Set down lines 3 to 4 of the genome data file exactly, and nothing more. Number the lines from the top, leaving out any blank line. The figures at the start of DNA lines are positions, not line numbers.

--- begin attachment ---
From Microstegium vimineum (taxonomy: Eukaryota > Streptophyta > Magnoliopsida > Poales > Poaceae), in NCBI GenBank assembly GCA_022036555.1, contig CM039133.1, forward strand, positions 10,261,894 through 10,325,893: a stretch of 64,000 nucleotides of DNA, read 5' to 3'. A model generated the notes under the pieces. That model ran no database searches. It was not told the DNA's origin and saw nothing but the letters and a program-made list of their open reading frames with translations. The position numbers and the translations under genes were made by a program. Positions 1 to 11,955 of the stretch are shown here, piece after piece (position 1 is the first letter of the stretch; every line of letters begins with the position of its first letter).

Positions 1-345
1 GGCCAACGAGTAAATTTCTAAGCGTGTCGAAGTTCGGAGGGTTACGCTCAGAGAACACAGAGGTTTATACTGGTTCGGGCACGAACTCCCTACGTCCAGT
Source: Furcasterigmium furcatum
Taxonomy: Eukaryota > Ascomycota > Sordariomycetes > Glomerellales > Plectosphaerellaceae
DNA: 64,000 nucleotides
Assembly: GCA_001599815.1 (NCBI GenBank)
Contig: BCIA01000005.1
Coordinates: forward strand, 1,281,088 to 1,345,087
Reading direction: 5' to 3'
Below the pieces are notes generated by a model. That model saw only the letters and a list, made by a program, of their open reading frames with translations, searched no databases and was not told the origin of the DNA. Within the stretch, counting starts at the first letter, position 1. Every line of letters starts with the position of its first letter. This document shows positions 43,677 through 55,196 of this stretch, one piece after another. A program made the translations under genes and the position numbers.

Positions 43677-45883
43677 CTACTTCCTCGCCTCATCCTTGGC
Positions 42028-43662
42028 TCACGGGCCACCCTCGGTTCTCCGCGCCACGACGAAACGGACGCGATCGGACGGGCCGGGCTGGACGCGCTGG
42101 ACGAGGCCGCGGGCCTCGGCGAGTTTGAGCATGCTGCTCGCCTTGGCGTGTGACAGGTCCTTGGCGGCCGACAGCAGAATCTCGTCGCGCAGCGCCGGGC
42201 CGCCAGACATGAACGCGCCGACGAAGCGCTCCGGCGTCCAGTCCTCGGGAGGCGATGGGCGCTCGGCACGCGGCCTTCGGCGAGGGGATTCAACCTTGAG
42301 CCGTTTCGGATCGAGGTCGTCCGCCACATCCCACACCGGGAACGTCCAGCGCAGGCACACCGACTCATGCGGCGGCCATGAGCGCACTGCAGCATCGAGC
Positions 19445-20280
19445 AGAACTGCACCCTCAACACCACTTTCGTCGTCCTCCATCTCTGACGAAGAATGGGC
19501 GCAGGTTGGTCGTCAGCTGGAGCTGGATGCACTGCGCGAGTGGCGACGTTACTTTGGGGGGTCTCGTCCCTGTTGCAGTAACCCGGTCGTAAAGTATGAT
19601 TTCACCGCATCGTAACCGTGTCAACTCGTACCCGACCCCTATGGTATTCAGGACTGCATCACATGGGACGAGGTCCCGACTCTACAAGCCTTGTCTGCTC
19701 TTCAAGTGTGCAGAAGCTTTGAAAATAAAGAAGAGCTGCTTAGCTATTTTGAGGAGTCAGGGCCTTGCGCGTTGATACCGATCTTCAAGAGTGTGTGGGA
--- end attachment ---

1 GGCCAACGAGTAAATTTCTAAGCGTGTCGAAGTTCGGAGGGTTACGCTCAGAGAACACAGAGGTTTATACTGGTTCGGGCACGAACTCCCTACGTCCAGT
Source: Furcasterigmium furcatum